Cops Keep Killing Teens in Cars

A Connecticut teen's death in an allegedly stolen vehicle is the second case in as many weeks of a teen getting shot dead in a car.

by Allie Conti
May 11 2017, 5:13pm

The scene following a fatal shooting on John Street near the intersection with Park Avenue, in Bridgeport, Conn., Tuesday, May 9, 2017. (Christian Abraham/Hearst Connecticut Media via AP)

Jayson Negron did not stop when police pulled up behind him.

It was about 5 PM on Tuesday night when the teenager allegedly decided to turn a stolen car the wrong way on a one-way street, rather than obeying police commands. According to cops in Bridgeport, Connecticut, the teen hit several vehicles, stopped, and then eventually reversed into an officer, forcing him to the ground.

Now Negron is dead––at least the second American teen in as many weeks to be fatally shot by cops in a car. (His 21-year-old passenger, local Julian Fyffe, was also injured.)

In some ways, this story is a familiar one. First, there's the disturbingly common narrative of a cop shooting a young man of color and ensuing protests. But there's a second way of thinking about what happened: Both Negron and Jordan Edwards––the 15-year-old who was shot while leaving a Texas house party on April 29––were killed because, officers claimed, they were threatened by the possibility of vehicles being used weapons. The fact that the officer who shot Edwards in Dallas has now been charged with murder points to the ongoing debate over how cops should handle situations in which they're pursuing someone on the move.

Part of why this is still such a murky area of policing has to do with how widely the rules on it vary from department to department. There's also the fact that what's in a local PD's rule book is sometimes different from what's against local law. Former NYPD sergeant Joseph Giacalone told me that shooting at a car is not necessarily illegal in New York, but it's still banned by his old employer in a place with so many pedestrians.

"The reason NYC is so strict with this is that we have 9 million people," said Giacalone. "If you shoot at the car and hit the driver, the car can crash into a street corner with dozens of people. The same goes for shooting out tires––it's not allowable. Here's an opportunity for the Department of Justice to draft nationwide guidelines on what police departments should recommend in these situations. Some departments are way behind the times based on the current environment."

Of course, it's not very likely that a DOJ headed up by Jeff Sessions will make reining in police violence much of a priority. So far in his tenure, he's already alluded to pulling back from civil rights incases involving local police, which means the only people putting pressure on local prosecutors (and the cops they work with) may often be protestors in the street.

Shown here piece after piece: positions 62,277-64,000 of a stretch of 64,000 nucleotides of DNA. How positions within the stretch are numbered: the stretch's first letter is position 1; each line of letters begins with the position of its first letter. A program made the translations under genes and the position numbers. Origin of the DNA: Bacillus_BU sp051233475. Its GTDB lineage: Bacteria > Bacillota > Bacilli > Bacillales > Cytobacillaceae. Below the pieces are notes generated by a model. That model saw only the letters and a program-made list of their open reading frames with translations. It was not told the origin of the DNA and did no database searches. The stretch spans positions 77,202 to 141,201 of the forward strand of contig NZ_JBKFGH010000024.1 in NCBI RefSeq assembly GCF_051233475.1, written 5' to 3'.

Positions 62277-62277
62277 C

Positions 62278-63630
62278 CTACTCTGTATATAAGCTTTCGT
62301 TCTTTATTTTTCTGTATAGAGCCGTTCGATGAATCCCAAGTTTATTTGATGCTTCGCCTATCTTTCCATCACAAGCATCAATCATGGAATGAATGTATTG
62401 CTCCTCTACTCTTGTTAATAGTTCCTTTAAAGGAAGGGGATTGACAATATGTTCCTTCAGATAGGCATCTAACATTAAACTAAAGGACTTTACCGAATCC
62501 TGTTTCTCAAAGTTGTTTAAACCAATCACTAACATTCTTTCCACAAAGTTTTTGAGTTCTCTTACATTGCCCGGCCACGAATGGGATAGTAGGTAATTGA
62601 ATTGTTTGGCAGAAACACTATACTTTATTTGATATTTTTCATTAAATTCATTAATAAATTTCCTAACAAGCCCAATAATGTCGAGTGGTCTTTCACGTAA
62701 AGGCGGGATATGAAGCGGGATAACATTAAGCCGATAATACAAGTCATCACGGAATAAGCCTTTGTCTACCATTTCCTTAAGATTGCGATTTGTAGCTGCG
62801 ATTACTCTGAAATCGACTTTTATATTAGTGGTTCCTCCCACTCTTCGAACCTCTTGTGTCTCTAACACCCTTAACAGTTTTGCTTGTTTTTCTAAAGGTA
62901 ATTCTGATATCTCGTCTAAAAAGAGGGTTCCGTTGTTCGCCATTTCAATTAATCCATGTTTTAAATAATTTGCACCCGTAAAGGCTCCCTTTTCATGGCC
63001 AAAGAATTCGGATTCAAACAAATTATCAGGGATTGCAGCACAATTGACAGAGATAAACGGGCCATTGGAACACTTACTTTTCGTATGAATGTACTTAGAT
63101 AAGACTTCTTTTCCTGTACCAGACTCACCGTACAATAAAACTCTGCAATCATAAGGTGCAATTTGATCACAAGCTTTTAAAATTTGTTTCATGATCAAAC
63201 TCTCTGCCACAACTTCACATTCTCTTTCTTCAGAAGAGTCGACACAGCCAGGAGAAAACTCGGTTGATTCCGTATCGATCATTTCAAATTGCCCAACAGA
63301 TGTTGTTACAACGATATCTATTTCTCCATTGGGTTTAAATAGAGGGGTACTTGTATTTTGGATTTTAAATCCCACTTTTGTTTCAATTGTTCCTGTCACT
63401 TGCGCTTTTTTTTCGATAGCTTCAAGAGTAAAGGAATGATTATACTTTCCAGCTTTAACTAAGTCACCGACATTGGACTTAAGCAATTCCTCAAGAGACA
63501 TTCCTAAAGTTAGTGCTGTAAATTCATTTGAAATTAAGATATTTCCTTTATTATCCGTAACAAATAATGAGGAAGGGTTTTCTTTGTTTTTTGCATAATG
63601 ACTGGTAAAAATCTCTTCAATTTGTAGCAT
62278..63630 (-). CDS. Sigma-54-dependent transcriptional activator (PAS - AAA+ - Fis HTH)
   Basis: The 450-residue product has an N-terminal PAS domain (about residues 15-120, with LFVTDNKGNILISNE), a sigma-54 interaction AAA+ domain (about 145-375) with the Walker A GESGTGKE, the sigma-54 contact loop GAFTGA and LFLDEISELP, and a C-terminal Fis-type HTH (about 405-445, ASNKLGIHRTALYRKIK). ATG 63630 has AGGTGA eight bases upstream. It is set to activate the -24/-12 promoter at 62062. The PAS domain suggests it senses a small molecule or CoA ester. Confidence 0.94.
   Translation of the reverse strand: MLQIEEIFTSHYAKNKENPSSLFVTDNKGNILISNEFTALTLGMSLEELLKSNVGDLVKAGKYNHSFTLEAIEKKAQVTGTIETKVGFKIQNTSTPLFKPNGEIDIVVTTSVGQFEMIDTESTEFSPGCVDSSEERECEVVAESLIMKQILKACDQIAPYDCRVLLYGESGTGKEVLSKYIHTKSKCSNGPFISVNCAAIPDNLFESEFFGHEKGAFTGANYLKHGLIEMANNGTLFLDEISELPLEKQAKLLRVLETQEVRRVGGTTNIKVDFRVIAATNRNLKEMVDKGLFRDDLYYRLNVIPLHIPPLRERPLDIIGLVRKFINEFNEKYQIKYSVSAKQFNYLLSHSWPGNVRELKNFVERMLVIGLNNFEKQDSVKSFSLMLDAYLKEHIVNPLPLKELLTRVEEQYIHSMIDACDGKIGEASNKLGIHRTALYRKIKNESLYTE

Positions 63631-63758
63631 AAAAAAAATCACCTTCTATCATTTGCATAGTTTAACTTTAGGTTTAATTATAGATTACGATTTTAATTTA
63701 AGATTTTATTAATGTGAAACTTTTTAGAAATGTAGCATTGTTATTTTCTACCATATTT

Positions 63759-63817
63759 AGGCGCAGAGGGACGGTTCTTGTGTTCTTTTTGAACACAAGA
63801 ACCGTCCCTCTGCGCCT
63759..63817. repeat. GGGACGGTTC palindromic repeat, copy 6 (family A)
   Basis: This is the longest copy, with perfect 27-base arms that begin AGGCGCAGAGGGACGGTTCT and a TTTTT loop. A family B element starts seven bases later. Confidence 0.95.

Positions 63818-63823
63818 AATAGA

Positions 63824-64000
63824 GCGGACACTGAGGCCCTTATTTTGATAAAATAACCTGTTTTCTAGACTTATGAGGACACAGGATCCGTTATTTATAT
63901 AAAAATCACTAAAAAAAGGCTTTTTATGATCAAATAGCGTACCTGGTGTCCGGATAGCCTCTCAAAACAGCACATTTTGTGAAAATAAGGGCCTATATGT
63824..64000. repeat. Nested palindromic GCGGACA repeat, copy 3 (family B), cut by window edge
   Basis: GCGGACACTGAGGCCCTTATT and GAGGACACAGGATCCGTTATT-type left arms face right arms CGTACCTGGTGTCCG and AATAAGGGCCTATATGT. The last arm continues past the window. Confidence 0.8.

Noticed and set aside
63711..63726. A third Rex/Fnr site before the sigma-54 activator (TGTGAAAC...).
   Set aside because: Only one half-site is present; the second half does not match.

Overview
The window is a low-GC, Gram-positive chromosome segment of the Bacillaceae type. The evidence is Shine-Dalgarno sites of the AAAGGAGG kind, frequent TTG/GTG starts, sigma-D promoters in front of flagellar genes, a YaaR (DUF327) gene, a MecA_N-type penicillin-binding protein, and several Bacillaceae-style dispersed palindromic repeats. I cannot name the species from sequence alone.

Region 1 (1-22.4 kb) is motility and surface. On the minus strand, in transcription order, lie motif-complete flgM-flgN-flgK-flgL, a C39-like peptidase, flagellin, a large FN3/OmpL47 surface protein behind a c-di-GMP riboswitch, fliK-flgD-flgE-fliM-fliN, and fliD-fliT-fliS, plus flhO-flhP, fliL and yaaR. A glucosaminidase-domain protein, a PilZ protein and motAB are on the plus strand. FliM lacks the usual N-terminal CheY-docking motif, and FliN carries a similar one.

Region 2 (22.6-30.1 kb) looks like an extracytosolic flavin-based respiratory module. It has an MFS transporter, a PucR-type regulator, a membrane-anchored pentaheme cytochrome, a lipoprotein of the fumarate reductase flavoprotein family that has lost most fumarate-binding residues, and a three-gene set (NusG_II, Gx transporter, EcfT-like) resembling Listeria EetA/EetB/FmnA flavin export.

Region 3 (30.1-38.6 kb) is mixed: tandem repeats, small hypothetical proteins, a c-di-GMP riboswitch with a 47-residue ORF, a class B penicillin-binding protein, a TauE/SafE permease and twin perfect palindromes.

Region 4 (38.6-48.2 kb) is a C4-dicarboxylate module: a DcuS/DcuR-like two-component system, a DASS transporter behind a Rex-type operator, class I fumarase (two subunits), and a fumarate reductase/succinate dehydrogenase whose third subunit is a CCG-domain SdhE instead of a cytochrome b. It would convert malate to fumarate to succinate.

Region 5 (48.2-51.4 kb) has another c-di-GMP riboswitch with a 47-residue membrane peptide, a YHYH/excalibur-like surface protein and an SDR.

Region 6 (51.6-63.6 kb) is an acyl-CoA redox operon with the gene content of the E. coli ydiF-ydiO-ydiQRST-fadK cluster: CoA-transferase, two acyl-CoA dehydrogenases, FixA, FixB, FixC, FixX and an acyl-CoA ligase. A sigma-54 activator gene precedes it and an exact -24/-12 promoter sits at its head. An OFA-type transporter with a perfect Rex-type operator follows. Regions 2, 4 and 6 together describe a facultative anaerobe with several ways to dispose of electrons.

For what it's worth, the website Blue Lives Matter has already disputed how the shooting is being portrayed by activists and the media. The site calls call the director of the Connecticut ALCU "an asshole" in a piece about the Bridgeport shooting, though they do assert correctly hat we don't fully know what happened yet.

Edris Lomax, the mother of the passenger who survived, told a local NBC affiliate the two men were trying to surrender when the shot was fired.

"The door just wouldn't open. He was trying. Then they're still yelling, 'Get out the car, put your hands up,' and he was like, 'What do you want me to do, put my hands up or get out of the car?" she said.

As was the case after Michael Brown's death in Ferguson, some community members expressed outrage that the teenager's corpse was left open, prompting a swift response from local elected officials.

"It bothers me, as I know it bothers people here…. to have a body of a deceased young person, someone's child, remain out and open for six hours or seven hours I've heard," said Mayor Joe Ganim. "It's unacceptable from a community perspective."

A state's attorney is working with state police to probe the incident, which comes after another local teenager was shot—albeit not fatally—in March.

Meanwhile, about 300 people gathered to pay tribute to Negron on Wednesday night. They lit candles, shed tears, and released balloons, with some growing vocally angry at city officials for not yet releasing the name of the rookie cop who pulled the trigger.

"We're all struggling," Ganim said at the rally. "It's a tragedy. All emotions are welcome tonight."

Follow Allie Conti on Twitter.

Criminal Justice
police violence
Police killings